by DJ Martinez
In an Op-Ed for the Seattle Times August 29, Seattle City Attorney Pete Holmes wrote that he would no longer be “turning a blind eye” to protesters who invoke their First Amendment rights by using non-violent protest tactics that block city traffic, in reaction to recent protests earlier this year held by activists from multiple movements.
Continue reading Protestors Unite Following City Attorney’s Threat to Aggressively Prosecute ‘Reckless’ Protesters
by Geov Parrish
Primaries in even-numbered years with no presidential or governor’s elections and no local elections other than the Washington Legislature traditionally have the lowest turnout of any of the state’s primary election days. In 2014, the last such year, fewer than 30 percent of eligible King County voters actually voted—about 351,000 of 1.175 million.
Continue reading The Primary Election Results: Progressives Surging, But Still Have Work to Do
by Guy Oron
This interview has been edited and condensed for clarity
Daron Morris is a 20-year public defender. He is running for King County Prosecutor to unseat Dan Satterberg, a two-and-a-half-term incumbent. I sat down with Morris in a Beacon Hill coffee shop to ask him about his background and stance on important issues affecting Seattle’s South End.
Continue reading “I don’t think any child should be in a jail” — An Interview With Daron Morris
by Geov Parrish
If voting changed anything, they’d make it illegal … Oh wait.
And if voting didn’t change anything, they wouldn’t try to slip the primary past people in the middle of their short, glorious summer, when the last thing many of us want to do is pay attention to political candidates. In 2014, the last non-presidential election year with no local offices on the ballot, fewer than 30 percent of registered voters in King County, and less than a quarter of all eligible adults, bothered to vote. Continue reading Vote Now, So We Can Vote Later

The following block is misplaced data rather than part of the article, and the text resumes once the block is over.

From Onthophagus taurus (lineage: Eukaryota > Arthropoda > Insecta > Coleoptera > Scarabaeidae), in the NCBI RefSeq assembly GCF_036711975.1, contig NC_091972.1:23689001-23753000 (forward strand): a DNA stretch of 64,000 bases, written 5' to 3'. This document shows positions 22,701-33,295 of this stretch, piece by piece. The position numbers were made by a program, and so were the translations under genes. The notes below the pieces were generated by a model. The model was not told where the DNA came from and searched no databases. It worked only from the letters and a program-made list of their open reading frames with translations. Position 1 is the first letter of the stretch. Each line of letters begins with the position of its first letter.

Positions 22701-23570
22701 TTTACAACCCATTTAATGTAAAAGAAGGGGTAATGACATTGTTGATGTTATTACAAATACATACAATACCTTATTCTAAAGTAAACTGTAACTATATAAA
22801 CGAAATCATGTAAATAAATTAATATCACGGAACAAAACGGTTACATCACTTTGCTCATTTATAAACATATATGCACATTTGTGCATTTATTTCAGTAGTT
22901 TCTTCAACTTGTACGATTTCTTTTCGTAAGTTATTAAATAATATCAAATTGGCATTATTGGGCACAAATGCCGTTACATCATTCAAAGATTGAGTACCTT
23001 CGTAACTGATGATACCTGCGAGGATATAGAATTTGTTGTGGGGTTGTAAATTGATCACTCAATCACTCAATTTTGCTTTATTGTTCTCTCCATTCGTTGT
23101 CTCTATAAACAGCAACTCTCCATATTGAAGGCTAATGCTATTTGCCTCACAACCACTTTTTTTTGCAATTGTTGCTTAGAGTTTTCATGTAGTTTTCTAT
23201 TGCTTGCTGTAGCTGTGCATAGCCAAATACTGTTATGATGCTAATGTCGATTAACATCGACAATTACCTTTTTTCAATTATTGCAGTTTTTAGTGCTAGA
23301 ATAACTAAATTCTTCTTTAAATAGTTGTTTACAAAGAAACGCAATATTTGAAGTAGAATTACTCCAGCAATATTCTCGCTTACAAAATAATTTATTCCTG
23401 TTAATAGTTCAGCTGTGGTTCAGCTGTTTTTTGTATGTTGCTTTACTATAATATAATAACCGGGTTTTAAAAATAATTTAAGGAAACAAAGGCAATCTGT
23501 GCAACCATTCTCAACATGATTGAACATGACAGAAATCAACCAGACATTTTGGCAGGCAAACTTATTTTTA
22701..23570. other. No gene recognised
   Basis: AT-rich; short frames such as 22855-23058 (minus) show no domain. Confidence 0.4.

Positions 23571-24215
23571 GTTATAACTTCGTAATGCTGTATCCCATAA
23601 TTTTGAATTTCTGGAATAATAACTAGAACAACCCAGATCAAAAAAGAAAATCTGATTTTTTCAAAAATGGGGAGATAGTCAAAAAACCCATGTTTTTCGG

by Rhonda M. Carter
The Trump administration has already fostered an anti-immigrant climate catastrophic for many immigrant children and their families. Many young immigrants are seeing the promise of an education slip out of their grasp. Moves from abruptly ending the Deferred Action for Childhood Arrivals (DACA) program and revoking Temporary Protected Status from tens of thousands of established U.S. residents to effectively banning travel to the U.S. for those from selected majority Muslim countries are working together to burden students. Immigrant students are receiving a resounding message that their desire to learn is not meaningful and that they, along with their families and communities, are unwelcome and at risk of separation at any time from those they love most and who most love them.
Continue reading All Children Deserve an Education, No Matter Their Immigration Status
by Erica C. Barnett
When the Olympia-based Freedom Foundation—a conservative group that has spent the bulk of its energy over the past decade fighting against health care workers’ right to organize—filed a lawsuit to stop a Low Income Housing Institute-run “tiny house village” for homeless people from opening in South Lake Union, it raised some eyebrows.
Continue reading Why Is a Statewide Anti-Union Group Suing to Stop Tiny House Villages in Seattle?
by Joe Nguyen and Rosa Mai
When I started campaigning on the idea that representation matters, I received pushback from people who felt that I was playing into identity politics. Some of these people argued that I needed a wider appeal or that I could not win on demographic votes alone. There seemed to be a lot of folks assuming that representation begins and ends with race. In the end, representation never seems a satisfactory reason for a candidate to run nor for us to vote for them.
Continue reading Representation Matters: Why Politics Is Always a Matter of Life or Death